How YouTube and Instagram are helping Muslim women like me own modest fashion

As a 25-year-old Muslim woman who loves fashion and wears the hijab, or headscarf, I’ve seen plenty of head coverings. But never anything like this. It’s a statement of resistance, a rebuttal of the idea that Muslim women are weak and oppressed.

And I never thought I’d see it here, at the de Young Museum in San Francisco, let alone any major museum outside the Middle East. The scarf is displayed among nearly 80 outfits in the Contemporary Muslim Fashions exhibit, which, according to the exhibit description, “examines how Muslim women — those who cover their heads and those who do not — have become arbiters of style within and beyond their communities.”

The outfits range from haute couture to streetwear and burkinis, or modest swimsuits. One ensemble, by Dubai fashion brand Pose/Arazzi, catches my eye. It features a long black dress with a full-body image of a teal skeleton across the front, topped with a black jacket resembling a ribcage.

The display wouldn’t be here if it weren’t for social media, says curator Laura Camerlengo. 

Instagram, Pinterest and YouTube have pushed modest fashion — a term used to describe less-revealing clothing — into mainstream consciousness. It’s a market looking to reap the benefits of Muslims’ spending power on clothing, which is expected to increase from $270 billion in 2017 to $361 billion by 2023, according to the State of the Global Islamic Economy.

Angela Lang/CNET

Influencers like Summer Albarcha, Amena Khan and Maria Alia have racked up hundreds of thousands of followers online, becoming go-to sources for hijab-styling tutorials, layering tips and modest-fashion inspiration. These women have used their blogs and social media accounts to share their favorite outfits and makeup routines and, in Khan’s case, to promote her hijab and clothing line Pearl Daisy. Social media has become an open platform for these women to show that dressing modestly can be fashionable.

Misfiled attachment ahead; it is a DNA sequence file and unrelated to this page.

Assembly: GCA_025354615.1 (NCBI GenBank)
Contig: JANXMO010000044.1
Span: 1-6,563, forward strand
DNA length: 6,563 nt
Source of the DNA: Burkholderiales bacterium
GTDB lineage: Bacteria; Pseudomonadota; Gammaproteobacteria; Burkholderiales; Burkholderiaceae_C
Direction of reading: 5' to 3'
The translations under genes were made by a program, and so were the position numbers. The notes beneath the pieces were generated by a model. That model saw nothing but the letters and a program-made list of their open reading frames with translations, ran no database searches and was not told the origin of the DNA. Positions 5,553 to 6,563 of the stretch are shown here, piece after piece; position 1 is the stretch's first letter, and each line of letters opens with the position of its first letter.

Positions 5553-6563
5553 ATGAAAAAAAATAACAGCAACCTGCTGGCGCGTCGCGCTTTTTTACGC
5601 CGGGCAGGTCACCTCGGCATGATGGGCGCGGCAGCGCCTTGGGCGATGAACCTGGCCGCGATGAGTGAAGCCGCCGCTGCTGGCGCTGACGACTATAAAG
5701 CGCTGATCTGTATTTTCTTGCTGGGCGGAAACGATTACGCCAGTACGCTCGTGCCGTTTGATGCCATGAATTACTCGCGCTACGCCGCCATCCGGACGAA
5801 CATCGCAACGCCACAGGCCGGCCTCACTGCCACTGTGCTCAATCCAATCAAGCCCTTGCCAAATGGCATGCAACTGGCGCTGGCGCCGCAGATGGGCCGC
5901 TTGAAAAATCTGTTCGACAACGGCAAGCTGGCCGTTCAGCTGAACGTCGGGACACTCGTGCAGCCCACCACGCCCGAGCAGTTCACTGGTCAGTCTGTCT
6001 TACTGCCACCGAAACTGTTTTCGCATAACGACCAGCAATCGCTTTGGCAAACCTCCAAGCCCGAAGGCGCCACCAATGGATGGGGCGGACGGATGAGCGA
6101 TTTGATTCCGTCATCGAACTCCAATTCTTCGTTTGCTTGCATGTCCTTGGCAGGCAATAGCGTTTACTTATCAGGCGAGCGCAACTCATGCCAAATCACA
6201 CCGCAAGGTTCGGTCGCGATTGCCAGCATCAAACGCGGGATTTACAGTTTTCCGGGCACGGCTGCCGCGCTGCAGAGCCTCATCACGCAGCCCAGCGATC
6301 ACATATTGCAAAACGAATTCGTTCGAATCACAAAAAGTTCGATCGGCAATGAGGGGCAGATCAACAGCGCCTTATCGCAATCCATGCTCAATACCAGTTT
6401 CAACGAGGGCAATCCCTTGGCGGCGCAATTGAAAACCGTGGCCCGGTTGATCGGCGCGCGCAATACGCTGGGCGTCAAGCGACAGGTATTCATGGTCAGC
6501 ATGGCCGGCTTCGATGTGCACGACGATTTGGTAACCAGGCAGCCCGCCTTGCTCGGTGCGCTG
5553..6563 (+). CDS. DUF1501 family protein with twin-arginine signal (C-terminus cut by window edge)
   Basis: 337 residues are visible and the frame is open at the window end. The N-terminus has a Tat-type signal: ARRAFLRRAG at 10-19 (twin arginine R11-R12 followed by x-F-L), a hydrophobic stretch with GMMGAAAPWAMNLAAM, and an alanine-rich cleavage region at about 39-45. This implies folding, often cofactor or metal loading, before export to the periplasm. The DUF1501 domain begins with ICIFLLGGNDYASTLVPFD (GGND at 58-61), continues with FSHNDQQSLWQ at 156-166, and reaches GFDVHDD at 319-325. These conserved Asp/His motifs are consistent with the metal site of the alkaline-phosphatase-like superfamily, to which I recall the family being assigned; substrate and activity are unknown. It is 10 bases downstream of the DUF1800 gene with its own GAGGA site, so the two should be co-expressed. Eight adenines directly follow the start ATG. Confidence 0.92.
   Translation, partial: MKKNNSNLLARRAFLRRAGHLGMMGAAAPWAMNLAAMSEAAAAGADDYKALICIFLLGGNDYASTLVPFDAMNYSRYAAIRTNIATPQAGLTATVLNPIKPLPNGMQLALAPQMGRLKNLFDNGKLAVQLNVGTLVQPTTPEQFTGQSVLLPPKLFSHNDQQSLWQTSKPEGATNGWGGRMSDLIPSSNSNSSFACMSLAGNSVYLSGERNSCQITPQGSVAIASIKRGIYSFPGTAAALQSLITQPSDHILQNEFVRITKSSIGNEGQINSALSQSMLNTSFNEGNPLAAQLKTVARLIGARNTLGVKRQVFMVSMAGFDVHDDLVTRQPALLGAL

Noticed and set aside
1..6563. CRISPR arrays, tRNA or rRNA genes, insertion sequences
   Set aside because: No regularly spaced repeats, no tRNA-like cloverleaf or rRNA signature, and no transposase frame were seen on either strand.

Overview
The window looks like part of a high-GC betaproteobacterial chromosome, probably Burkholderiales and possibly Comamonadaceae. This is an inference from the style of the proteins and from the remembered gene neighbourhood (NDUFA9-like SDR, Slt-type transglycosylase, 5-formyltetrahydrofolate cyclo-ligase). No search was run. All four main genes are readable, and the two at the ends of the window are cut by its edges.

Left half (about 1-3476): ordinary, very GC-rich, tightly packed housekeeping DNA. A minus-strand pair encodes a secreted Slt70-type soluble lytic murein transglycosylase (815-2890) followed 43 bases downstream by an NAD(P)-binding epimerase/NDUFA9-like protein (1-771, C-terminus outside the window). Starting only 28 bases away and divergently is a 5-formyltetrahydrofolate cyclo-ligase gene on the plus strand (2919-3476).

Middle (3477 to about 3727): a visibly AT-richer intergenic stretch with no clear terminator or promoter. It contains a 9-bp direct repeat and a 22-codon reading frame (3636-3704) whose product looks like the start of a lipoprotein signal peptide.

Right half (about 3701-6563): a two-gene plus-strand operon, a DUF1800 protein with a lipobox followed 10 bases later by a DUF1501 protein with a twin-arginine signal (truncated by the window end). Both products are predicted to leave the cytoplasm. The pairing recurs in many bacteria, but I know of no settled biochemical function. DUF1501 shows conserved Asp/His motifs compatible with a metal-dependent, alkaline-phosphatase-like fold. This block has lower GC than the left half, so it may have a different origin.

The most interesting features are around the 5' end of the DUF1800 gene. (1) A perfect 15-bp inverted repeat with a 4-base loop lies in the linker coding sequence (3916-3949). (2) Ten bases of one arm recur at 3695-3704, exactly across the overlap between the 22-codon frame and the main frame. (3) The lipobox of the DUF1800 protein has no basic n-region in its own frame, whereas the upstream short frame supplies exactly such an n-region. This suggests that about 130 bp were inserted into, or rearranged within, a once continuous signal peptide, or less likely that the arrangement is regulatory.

“I’d always felt that I was the only one who looked the way I did,” says Albarcha, who’s 23 and lives in New Jersey. “But when I saw this whole world of people online, I was like ‘Wow, there are people who are interested in styling their scarves and wearing modest clothing in a fashionable way, just like me.’ I had no idea there was such a wide community out there.”

That sense of community has made wearing the hijab much easier for me, too. Gleaning style inspiration from girls on Instagram and YouTube helped transform a routine experience that often made me feel isolated, like an outsider, into something more enjoyable.

When I first started wearing the hijab in 2006, I was practically on my own when it came to figuring out what to wear. There was no Instagram. I couldn’t open up Teen Vogue and find a spread with the hottest new hijab trends. Now, it’s a whole different story. I can scroll through hundreds of jaw-dropping images from women all over the world, click on links to buy what they’re wearing and learn new hijab-styling tips.